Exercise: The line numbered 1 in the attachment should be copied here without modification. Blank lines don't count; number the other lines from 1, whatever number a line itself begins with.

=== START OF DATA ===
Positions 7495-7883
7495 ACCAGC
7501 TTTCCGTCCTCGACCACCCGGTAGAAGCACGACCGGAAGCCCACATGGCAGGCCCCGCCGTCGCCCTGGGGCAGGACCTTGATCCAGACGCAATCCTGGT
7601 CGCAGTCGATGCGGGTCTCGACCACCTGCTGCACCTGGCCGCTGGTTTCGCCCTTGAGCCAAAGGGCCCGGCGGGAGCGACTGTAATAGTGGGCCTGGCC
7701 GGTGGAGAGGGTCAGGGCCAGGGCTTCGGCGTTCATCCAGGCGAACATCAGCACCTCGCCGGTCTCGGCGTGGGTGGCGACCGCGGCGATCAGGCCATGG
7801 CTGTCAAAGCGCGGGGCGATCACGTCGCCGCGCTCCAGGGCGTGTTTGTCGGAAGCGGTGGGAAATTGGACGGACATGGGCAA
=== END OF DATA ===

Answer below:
Positions 7495-7883